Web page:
Data to the People

I have been a strong proponent of the creation of a National Health Record (NHR), but will it increase the quality of care for each citizen? Without 100 percent compliance by all healthcare providers the establishment of the NHR will bear little fruit for its expense. Proponents of a NHR site the achievements of the VHA. VHA patients include highly mobile active and inactive soldiers. Ubiquitous methods for viewing clinical data are critical, however Joe Outpatient doesn’t move around in this manner nor does he stray far from the facilities where he receives care.


For Joe, the benefits of an HIE and NHR can be achieved through the interfacing of the PHR and EHR The benefits of being able to record drug, patient and administrator are not confined to a NHR but are accomplished each day at any hospital utilizing barcodes and secure drug administration techniques. Prevention of medical errors is more reasonably achieved in an environment where citizens take charge of healthcare data. Financial incentives designed to promote patient ownership and maintenance of healthcare data will provide more benefit than a complex national network of interoperable clinical messages.

Proponents of a NHR will argue its benefits towards Bio-terrorism alerts. Hospital staff can easily notify a CDC hotline when their EMR indicates a suspicious number of specific diagnoses. This can be achieved now.

So unless my dermatologist, podiatrist, primary physician, pharmacy, local hospital, the hospital in Toronto where I had my heart attack and every care provider with data about me is participating in this national exchange, the benefits and our tax dollars will be lost.

Oh, did I mention that I self prescribe a regimen of natural herbs that could potentially have adverse reactions with commonly used over the counter drugs? No, I didn’t because they are illegal and I don’t want big brother knowing my personal habits and potentially using it against me.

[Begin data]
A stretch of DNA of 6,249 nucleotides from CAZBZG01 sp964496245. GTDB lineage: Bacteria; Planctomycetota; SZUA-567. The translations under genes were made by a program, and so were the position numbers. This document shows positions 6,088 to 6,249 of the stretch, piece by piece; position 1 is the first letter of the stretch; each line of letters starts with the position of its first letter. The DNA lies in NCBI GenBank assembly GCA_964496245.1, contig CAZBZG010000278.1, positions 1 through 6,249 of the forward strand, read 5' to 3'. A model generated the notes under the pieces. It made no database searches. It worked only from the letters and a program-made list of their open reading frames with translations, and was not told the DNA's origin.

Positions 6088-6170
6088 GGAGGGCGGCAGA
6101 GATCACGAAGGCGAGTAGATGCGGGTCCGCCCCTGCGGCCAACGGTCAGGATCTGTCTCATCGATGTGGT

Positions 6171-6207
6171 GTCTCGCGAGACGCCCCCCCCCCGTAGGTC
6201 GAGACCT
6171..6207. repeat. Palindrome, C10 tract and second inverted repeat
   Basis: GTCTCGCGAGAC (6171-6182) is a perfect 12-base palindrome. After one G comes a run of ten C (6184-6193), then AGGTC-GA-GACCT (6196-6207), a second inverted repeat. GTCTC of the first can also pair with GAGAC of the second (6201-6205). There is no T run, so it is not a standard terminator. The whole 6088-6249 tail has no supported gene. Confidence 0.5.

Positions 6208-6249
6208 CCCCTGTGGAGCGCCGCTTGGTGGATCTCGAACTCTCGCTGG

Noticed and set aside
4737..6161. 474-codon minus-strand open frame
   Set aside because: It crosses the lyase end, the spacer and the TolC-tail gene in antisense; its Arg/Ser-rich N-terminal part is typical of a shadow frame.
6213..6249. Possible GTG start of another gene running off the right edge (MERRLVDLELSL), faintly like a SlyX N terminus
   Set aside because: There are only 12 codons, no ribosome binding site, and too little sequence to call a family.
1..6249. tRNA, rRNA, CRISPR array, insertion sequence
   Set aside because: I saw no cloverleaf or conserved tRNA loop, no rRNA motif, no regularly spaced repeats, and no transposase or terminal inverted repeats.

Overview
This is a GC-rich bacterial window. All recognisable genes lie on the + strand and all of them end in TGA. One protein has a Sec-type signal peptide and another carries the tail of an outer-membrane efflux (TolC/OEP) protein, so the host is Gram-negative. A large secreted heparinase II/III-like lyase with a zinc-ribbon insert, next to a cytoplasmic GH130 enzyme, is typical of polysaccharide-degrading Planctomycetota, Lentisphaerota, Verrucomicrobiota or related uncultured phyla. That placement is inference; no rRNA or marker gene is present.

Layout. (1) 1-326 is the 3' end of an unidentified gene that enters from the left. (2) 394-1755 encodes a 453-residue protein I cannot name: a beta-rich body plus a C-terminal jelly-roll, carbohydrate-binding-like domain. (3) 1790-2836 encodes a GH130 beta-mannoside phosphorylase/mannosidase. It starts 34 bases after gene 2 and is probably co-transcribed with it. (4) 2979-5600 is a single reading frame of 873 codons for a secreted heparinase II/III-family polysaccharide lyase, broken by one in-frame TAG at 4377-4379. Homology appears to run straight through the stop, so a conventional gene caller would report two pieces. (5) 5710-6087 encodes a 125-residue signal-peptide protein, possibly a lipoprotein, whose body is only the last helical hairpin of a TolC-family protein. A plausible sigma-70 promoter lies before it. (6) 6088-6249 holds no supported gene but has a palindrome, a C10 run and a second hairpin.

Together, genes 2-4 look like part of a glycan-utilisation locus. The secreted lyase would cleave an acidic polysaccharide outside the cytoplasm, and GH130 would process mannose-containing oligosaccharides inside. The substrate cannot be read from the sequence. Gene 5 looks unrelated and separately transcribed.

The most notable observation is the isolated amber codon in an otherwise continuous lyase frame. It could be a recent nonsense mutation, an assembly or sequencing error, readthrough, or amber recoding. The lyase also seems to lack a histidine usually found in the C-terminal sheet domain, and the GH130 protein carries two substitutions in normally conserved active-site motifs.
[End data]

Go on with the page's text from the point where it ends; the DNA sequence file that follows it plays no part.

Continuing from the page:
Here is a simplistic approach:

1. Keep encrypted PHR data on a USB device that is always with me.

2. Update the PHR data with a standardized CCR format every time we visit a healthcare provider. This can be given to us at discharge, or emailed to us and integrated with our PHR.

3. Update the PHR with personal data, diet information, exercise activity and other personal habits

4. Update the data kept on the USB device.

5. Reward citizens who maintains their PHR; they cost the system less and should be incentivized through lower premiums or reduced co-pays.

I could be way off here, and if you think I am then sound off and become part of the process.

Gregory Park is a 25 year HIT veteran, who currently works as National Account and Product Manager for DB Technology.  You can read more from Gregory Park at his blog, Challenging Assumptions, where this post first appeared.

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  1. Hooray! Finally a post about a National Health Record. I am a believer because EMRs are useless if every medical practitioner has a different one. Talking about the Tower of Babel! Please, please, please keep talking this up, as it is useless to spend millions on EMRS if we can’t access them at all points of care.